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Soldering Required to Replace Instrument Panel Bulb

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Nancy Golden
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Not Just Soldering - Getting To It
Nancy Golden   4/16/2014 6:35:08 PM
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And even more surprisingly is the extent you have to go through just to get to the bulbs:

"Not only that, but you have to remove all the needles from the gauges to disassemble the instrument panel enough to get to the bulbs."

What a nightmare for replacing a part that is known to have a finite life and may fail.

William K.
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Why are the bulbs soldered in?
William K.   4/15/2014 10:14:25 AM
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Soldered in and hard to replace incandescent bulbs are a pain, no doubt. But the improvement in assembly reliability by avoiding a socket is real, and the price of a baseless wire-lead bulb is a bit less, so they get soldered in. And most of them last a long time.

One large item that stands in the way of using LED illumination is color variability in white LEDs. Most incandescent lights are all the same color and dim in a similar manner, while white LED devices have quite a spread. That is one driver behind the intensly colored displays that do use LEDs. Stylists and other picky people demand that all of the light sources on an instrument cluster match colors, and that increases the costs of the LEDs quite a bit. Advances in production are reducing the cost, and brighter devices reduce the number that are needed, but it is a more recent change. That is why there are soldered in bulbs.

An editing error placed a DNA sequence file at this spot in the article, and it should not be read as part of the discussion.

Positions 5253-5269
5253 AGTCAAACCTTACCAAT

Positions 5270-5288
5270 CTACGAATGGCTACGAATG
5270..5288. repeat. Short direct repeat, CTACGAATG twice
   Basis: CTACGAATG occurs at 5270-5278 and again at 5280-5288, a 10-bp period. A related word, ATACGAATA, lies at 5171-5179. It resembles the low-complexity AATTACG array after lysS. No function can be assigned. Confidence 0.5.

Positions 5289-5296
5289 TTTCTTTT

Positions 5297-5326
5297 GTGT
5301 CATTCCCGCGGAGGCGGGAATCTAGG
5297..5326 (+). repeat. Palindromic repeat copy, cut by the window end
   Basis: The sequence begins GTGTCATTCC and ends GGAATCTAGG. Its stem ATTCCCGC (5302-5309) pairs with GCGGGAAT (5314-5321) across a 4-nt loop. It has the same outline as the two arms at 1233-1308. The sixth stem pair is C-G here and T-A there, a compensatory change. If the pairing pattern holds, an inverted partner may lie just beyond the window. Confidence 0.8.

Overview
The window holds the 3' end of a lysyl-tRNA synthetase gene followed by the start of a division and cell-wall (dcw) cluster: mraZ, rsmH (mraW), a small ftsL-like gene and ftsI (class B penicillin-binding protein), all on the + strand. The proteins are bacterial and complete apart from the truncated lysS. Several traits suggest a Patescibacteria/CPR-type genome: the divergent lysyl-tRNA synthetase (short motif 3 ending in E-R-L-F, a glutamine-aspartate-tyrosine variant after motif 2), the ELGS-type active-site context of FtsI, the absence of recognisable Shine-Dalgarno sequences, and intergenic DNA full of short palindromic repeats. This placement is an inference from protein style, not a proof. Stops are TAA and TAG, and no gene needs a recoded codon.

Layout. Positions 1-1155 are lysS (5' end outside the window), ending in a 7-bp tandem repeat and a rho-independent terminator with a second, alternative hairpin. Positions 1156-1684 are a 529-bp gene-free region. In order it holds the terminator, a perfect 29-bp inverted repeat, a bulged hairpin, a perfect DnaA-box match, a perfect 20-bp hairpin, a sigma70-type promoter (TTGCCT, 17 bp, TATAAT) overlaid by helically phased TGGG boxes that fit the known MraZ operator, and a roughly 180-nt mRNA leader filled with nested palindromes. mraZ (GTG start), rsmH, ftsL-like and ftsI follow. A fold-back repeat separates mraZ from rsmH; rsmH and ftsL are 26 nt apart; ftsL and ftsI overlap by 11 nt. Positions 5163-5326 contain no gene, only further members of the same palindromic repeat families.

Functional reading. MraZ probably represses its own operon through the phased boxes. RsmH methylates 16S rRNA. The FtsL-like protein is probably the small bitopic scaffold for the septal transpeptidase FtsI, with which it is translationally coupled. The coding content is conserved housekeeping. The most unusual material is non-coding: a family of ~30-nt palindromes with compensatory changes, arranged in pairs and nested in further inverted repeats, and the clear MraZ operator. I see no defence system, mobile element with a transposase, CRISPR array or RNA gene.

tekochip
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Not a good decision
tekochip   4/15/2014 8:36:55 AM
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I worked on a project where the decision was made to solder a bulb in place.  The sentiment was that the bulb was a super high reliability bulb rated for high vibration and an outrageous number of hours.  I was against it because if the bulb failed you knew full well that somebody was going to run down to Radio Shack and buy the first bulb that fit into the board, and it wouldn't be the best bulb.  Most units made it through the normal life span, however the unit was used outdoors and some units failed when the leads corroded off the bulbs.
 
Good incandescent bulbs are getting harder to find and the prices are going up.  Coin operated games used to use mountains of them, but now the game manufacturers are looking for alternatives.


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